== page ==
The Gateway Twin Oaks – two enormous oak trees that stand 10 feet apart along U.S. 183 near Vargas Road – are like a beloved elderly couple in the southeast neighborhood of Montopolis. If they could talk, neighbors say, they would tell you they’ve been around since the battle of the Alamo.
But the heritage trees appear to be on the chopping block because they stand in the way of the proposed Bergstrom Expressway, which would turn the 183 South corridor from U.S. 290 to State Highway 71 into a toll road. According to residents, tree advocates, and the Austin Heritage Tree Foundation, regional transportation officials announced May 28 they had reversed course on their original promise to spare the two trees in their road design.
Now there’s a grassroots effort to save the pair of oaks as residents and tree huggers try to fend off the forces of the Central Texas Regional Mobility Authority and the Texas Department of Transportation.
In a recent email blast, Peggy Maceo, a Gateway Oaks advocate and volunteer member of the city Urban Forestry Board, said she has worked with transportation officials since 2008 to save the heritage trees from the 183 toll road.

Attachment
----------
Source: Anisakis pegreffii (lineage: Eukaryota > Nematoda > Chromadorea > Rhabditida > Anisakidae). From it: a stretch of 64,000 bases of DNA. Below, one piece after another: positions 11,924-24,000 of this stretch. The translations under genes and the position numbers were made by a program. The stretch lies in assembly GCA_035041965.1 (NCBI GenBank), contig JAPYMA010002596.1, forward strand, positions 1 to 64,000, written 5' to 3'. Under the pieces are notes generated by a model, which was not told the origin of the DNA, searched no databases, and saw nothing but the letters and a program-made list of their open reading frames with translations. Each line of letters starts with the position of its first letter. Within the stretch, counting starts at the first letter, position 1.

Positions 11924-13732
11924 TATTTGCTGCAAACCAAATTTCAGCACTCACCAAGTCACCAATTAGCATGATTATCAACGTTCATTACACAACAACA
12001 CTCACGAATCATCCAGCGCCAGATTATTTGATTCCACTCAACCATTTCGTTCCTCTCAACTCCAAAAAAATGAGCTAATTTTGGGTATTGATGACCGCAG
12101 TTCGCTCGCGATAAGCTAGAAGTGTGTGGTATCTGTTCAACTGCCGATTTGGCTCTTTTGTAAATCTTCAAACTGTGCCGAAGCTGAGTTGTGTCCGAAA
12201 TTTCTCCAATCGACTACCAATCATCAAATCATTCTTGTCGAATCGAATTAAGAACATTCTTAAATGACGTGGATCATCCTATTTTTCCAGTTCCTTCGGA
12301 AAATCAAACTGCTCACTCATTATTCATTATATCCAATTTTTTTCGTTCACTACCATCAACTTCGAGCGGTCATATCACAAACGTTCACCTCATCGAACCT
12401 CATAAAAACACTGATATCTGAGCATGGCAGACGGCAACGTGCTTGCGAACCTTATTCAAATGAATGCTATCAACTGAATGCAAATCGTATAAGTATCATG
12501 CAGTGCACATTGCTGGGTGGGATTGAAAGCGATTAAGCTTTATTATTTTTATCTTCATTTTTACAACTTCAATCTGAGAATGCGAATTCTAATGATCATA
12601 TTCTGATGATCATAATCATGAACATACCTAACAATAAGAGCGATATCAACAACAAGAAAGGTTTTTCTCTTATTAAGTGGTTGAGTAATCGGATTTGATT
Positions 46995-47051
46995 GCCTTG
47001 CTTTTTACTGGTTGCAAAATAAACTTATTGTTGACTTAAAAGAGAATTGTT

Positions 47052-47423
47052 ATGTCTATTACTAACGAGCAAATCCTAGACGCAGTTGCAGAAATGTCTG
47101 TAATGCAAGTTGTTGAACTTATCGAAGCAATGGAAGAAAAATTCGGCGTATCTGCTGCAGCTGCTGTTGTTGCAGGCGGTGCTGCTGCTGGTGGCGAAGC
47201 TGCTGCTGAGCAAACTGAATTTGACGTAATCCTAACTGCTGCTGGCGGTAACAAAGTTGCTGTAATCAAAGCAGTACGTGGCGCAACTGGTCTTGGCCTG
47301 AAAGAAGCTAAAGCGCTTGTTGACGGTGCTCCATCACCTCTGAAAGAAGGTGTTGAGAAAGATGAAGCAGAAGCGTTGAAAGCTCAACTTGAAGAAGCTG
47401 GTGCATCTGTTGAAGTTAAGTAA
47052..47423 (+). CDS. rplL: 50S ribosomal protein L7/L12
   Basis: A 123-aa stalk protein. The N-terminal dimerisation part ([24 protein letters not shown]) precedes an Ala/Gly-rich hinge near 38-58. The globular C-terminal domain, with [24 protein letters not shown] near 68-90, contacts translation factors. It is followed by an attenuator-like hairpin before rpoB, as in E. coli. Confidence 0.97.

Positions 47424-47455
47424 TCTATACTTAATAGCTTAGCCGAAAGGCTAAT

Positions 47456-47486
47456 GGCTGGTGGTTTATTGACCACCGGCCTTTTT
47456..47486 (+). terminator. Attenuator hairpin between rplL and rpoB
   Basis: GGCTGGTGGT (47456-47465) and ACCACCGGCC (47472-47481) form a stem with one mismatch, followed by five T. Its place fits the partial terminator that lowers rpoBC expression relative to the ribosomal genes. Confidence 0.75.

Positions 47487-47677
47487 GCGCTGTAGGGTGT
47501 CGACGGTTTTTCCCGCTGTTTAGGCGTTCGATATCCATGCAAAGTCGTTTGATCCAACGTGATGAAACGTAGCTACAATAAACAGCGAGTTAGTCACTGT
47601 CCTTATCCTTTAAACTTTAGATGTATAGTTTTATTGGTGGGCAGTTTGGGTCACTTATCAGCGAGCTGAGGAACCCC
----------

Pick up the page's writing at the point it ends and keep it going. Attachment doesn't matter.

“When Austinites [first] learned that the oaks were to be removed, there was such public outcry from citizens, city leaders, legislators, and county commissioners, that TXDOT listened and recognized the importance and value of these trees to the community and made a firm commitment in writing to save all of the Gateway Oaks,” Maceo wrote. “For years TXDOT never faltered from the commitment to spare the oaks.”
Even as recently as October 2013, at an open house on the expressway, CTRMA boasted that the plans “reflect community values and preserve natural surroundings,” according to Maceo’s email.
But at a meeting in late May, advocates heard a different story – that the trees, because of their age and some defects found in an arborist’s assessment, posed a risk of toppling over, possibly onto cars.
“CTRMA said they would at least consider the possibility of relocating the trees if they could get approval from ‘higher-ups’,” Maceo wrote. “This about face in attitude and commitment is a real travesty not only for Austin's historic Gateway Oaks but also for the community input process that TXDOT/CTRMA presented as credible.”
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